Elise Christie has proved she has the ability, now she needs consistency and the way to do that is ensuring mental toughness throughout all aspects of her life.


The Winter Olympics & the NHL

We’re nearing the end of the Pyeongchang Winter Olympics and the hockey has not had the same shine. Despite attending since 1998, the commissioner of the National Hockey League, Gary Bettman, put a blanket ban on NHL players attending the 2018 Olympics. They argued that the league has no evidence that the Olympics have a positive impact on the business or the sport itself. They listed several, half-hearted reasons:


  • It’s not cost-effective to send players to the Winter Games
  • Star players are selected for the national team and if they get injured on international duty then it impacts their NHL team: Tavares, Zetterberg, Barkov, and Kopecky all suffered season-ending injuries in Sochi.
  • There’s a lukewarm reception for the NHL in Asia.
  • Player salaries are so good they are able to play for free at Olympics; there is an argument that this is a luxury they can only afford due to the league’s generosity.


  • Bye-weeks have been introduced in the last couple of seasons to provide a mid-season break
  • Halting the season for almost a month for the Olympics, disrupts a season; the summer break for the Stanley Cup Final teams then becomes very short.
  • There’s no football or baseball on to compete with at this time of year and voluntarily making the league redundant during this time is a bad business move.


  • NHL doesn’t receive the rights to photos or videos from Olympic competitions therefore Crosby’s Vancouver golden goal and Oshie’s shootout heroics were unable  to be shown.

Already International:

  • The NHL had it’s own World Cup a couple of years ago
  • They’ve hosted “China Games” this season in Shanghai and Beijing
  • They’ve also announced European games in Sweden, Finland, and Germany

On the surface, the majority of these reasons are plausible ones to not attend the Olympics, but when you break it down, it is all about the money. Maybe that’s the way of professional sports, but it’s greedy and dispirited.

In previous years, the International Olympic Committee has paid for the travel expenses, insurance, and accommodation, but refused in 2018. The International Ice Hockey Federation offered $20 million in support, but this was refused then the NHL decided the Olympics isn’t profitable to the league.

Injuries do happen – even to star players – but they happen in league games, they happen in World Cup of Hockey games, they happen in China Games, and they happen in European Games. How many players, at the end of a season, come forward with a list of body parts that need repairs? Imagine if soccer teams denied their players the chance to play in the World Cup because they might get injured. The soccer season is littered with international games; players being injured in a friendly international game is frustrating but representing your country is an athlete’s highest honour.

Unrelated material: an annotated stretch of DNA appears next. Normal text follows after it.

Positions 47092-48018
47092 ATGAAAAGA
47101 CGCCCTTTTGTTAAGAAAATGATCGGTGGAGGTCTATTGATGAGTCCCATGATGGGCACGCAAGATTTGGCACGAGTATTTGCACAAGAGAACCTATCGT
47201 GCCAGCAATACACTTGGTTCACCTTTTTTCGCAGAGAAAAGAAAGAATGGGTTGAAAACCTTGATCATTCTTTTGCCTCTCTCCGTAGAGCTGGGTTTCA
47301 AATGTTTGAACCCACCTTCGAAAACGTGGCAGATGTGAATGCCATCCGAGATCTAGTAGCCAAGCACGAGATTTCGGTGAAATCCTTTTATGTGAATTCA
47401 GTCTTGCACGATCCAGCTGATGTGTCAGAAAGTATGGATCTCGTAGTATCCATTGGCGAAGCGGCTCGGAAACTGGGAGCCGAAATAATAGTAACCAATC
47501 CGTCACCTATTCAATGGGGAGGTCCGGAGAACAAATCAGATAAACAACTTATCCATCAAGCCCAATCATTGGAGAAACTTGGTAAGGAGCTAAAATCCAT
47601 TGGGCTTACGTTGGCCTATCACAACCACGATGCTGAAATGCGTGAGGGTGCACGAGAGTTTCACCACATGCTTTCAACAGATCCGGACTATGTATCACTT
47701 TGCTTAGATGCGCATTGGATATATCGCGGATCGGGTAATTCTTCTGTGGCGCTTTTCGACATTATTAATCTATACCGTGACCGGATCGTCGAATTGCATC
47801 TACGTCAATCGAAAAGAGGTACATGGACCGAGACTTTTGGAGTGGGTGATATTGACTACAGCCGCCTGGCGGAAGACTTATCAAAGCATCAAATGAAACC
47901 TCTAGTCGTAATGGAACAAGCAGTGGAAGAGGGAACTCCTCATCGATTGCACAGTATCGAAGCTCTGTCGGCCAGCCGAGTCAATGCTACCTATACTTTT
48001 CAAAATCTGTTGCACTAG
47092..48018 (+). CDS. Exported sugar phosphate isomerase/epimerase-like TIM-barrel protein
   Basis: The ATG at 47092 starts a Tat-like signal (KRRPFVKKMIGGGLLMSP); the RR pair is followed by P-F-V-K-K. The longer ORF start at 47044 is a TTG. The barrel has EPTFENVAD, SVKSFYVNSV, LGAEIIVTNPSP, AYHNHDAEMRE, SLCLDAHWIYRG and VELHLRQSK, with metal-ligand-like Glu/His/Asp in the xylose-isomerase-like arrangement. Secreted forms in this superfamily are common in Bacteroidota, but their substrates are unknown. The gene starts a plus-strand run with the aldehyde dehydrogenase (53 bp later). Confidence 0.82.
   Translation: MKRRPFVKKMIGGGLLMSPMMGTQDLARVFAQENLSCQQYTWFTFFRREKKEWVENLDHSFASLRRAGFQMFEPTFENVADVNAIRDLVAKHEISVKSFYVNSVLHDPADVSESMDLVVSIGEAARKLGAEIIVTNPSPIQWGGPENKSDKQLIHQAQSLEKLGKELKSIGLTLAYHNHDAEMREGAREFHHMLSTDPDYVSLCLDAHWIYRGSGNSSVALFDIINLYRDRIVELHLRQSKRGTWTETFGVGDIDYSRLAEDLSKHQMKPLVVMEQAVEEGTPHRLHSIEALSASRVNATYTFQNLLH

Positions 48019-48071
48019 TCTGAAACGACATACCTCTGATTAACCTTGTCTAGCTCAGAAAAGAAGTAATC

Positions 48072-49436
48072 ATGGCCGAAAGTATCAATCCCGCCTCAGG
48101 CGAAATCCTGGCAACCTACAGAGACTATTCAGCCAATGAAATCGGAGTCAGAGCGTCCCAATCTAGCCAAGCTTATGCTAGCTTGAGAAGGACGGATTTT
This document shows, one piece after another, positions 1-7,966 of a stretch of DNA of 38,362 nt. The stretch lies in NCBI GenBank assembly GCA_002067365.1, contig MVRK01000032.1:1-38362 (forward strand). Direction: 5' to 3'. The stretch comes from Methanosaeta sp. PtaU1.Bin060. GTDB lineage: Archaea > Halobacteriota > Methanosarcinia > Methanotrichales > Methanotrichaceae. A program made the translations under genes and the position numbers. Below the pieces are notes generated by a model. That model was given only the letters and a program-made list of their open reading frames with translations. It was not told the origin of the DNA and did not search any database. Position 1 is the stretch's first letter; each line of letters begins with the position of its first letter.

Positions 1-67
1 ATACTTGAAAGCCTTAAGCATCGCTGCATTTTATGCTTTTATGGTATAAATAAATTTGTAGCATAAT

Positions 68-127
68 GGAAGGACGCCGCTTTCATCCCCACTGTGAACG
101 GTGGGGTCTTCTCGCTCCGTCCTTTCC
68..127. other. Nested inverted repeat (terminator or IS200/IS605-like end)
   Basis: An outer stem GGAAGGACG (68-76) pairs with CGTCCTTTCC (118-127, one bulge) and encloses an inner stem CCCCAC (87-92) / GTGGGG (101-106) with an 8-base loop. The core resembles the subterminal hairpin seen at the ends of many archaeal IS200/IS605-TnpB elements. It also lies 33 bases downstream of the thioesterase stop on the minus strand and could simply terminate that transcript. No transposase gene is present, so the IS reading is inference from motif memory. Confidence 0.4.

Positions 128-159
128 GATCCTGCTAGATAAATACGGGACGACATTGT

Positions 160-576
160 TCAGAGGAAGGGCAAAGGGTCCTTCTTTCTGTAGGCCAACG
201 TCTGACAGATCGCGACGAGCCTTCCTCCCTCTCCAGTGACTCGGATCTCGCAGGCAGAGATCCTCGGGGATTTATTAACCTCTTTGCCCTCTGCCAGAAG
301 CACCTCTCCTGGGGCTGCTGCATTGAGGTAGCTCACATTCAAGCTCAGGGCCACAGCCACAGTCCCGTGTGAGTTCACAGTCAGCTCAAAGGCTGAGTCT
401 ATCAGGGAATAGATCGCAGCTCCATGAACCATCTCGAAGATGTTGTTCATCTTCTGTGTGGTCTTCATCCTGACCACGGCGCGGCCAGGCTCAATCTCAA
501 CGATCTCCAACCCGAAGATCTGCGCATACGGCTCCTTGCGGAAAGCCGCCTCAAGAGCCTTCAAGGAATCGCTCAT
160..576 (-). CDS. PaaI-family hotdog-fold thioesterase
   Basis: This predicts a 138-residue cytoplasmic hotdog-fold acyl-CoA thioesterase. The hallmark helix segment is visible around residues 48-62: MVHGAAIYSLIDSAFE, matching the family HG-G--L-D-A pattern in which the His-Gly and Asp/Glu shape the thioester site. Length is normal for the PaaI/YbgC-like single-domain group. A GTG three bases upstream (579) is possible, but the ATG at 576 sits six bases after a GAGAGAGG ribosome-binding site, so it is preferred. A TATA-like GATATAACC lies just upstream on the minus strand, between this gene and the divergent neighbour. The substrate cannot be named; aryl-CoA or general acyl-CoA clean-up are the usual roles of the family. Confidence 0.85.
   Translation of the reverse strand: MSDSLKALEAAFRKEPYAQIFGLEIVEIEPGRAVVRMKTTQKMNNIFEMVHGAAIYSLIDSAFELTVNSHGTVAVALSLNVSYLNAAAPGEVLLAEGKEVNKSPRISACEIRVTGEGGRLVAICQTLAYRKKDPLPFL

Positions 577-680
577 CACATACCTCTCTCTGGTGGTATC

If there’s no football or baseball to watch, would you switch to hockey? Or would you switch to the Winter Olympics that happens once every four years? Commentary on the Winter Games is meant for people who do not know the sport so can provide an easy introduction to it. What better place to showcase star players who are the big draws to the game!

The season is lengthened when the Winter Games are included, but a new team, the Vegas Golden Knights, has entered the league which has also lengthened the season; Seattle have proposed a team for the league too and that will likely come into effect in the next few years. For the players who are not selected to play for their country, the Olympics provides the opportunity to rest up and have injuries seen to, putting them in better stead for the run up to the play offs. The majority of league players will not attend the Olympics and the majority will not make it to the Stanley Cup final.

Pre-season has been brought forwards, with the inclusion of the China Games and the World Cup of Hockey; these are unnecessary NHL money-spinners that lengthen the season too. They’ve also decided to include the European games as part of the regular league; why not make these players have a 10 hour flight to Europe, play a single game, and fly back to North America! That makes a world of sense… Furthermore, although they have argued that the Olympics isn’t growing the game, it’s more likely that they do not directly receive the profits of these games hence why they’re “growing it on their own term$”.

The Winter Olympics is once every four years!!! FOUR YEARS!! The arguments about costs/season disruption/injuries are ones that are faced once every four years.

Finally, professional athletes are being denied the right to live out a dream of competing at the Olympics. However, this has provided lower league players the opportunity to live that dream. With the absence of power-house NHL roster Canadian and American teams, could it be that there is a more level playing field (or hockey rink)? Certainly, the Germans will be happy with their semi-final win over Canada, but the 36 million Canadians might not be.

Without a doubt, the hockey has been great – but it could have been outstanding with NHL players. That’s not meant to discredit the athletes in South Korea as many college players will go onto professional leagues, lots of ex-NHLers are in the rosters, and numerous other players are in professional leagues around Europe: the bulk of the Olympic Athletes from Russia team is made up of SKA St Petersburg players from the Kontinental Hockey League. But it’s so exciting to watch the faces of each franchise line up together as one team.

The take home message: if Gary Bettman isn’t lining his pockets then he ain’t interested.

Gary Bettman at it again

BREAKING NEWS: Bettman is an idiot

The NHL has announced that they will not be participating in the 2018 Winter Olympics. They’ve released this statement on the matter: